Experts meeting in Kigali this week resolved to restore Africa’s forest cover by at least 350,000 hectares as part of the Forest Landscape Restoration (FLR).
As the effects of climate change stand to sink in, it has become imperative that the world is encouraged to embrace a green livelihood and higher sense of environmental protection.
Rwanda’s current forest cover is estimated at about 22 per cent of the total land mass. 30 years of population pressure, land encroachment as well as the need for cooking fuel, have been the biggest culprit in the forest depletion.
The biggest victim has no doubt been Gishwati Forest, one of Africa’s few remaining natural forest reserves. A Nasa Earth Observatory satellite image captured in 1986 showed that Gishwati occupied 250,000 hectares, but by 2001, it was a shadow of itself with just 1,500 hectares.
This called for urgent measures to reverse the trend and it could not have come at a better time. Efficient wood burning stoves have been promoted in the past, but that will not put an end to using fossil fuels.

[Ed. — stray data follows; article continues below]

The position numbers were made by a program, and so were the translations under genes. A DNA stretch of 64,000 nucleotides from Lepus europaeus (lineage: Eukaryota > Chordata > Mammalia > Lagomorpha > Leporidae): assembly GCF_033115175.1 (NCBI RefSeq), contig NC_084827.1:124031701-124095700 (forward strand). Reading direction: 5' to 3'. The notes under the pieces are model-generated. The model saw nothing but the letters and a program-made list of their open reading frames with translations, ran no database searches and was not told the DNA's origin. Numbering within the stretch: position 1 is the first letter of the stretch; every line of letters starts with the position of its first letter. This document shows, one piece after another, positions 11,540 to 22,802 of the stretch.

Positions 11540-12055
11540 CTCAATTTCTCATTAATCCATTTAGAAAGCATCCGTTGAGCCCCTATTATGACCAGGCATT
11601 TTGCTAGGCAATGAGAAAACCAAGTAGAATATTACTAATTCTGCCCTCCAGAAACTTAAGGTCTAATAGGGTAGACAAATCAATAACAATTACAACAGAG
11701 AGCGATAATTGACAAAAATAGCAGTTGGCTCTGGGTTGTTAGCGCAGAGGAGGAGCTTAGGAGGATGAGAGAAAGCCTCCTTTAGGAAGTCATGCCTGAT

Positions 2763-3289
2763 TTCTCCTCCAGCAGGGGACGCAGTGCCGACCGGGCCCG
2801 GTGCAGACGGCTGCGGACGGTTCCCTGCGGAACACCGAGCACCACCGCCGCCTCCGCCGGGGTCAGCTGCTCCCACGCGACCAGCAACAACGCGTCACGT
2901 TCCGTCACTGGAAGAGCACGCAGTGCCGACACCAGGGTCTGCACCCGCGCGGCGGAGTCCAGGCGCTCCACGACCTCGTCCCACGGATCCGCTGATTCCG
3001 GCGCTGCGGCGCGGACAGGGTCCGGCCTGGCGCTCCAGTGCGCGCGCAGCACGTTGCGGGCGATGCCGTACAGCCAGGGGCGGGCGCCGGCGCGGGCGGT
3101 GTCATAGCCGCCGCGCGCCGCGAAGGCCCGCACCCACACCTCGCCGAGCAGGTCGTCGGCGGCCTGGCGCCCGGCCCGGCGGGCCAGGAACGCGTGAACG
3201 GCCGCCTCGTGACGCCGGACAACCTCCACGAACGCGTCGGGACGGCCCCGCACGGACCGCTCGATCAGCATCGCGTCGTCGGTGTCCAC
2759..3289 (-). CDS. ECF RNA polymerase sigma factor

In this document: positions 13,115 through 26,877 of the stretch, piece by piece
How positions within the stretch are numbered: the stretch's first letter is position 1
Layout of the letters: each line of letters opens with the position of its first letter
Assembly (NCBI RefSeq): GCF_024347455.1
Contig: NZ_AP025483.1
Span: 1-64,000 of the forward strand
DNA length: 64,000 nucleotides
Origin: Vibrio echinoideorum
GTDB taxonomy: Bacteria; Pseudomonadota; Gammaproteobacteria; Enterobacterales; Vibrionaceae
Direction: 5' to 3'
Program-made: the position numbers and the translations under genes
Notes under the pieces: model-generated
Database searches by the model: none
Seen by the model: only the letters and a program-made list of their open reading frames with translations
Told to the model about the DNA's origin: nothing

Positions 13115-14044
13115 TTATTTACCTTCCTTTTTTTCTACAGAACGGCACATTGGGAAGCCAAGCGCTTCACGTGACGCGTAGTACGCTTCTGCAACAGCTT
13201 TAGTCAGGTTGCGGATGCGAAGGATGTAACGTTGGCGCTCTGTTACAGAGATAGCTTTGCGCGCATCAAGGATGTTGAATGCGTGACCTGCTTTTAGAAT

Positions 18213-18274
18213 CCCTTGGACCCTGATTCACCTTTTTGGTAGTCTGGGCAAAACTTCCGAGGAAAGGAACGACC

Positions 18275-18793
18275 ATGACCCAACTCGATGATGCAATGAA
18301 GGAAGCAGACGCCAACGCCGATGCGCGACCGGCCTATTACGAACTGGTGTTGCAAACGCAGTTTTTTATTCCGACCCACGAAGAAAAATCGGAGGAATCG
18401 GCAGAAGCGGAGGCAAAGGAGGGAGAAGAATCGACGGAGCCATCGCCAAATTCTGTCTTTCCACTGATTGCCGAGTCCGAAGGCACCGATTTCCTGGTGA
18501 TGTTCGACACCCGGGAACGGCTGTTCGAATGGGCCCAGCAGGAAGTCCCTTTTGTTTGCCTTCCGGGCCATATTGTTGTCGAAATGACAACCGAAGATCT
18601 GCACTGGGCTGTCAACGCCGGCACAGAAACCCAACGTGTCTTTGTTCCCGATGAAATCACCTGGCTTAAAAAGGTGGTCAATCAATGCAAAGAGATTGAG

Technology should be the key to help end domestic mindsets. While the use of liquid petroleum gas – despite the tax breaks – is still way beyond the reach of many homesteads, our abundance of sunshine should unlock the potential use of solar energy in our kitchens.
The same energy put in marketing biogas and efficient stoves should also be channeled towards renewable energy but with more vigour than the current pace.
Time is running out as we cannot cope with the green gas effects at the same speed we are depleting the ozone layer with our irresponsible lifestyles.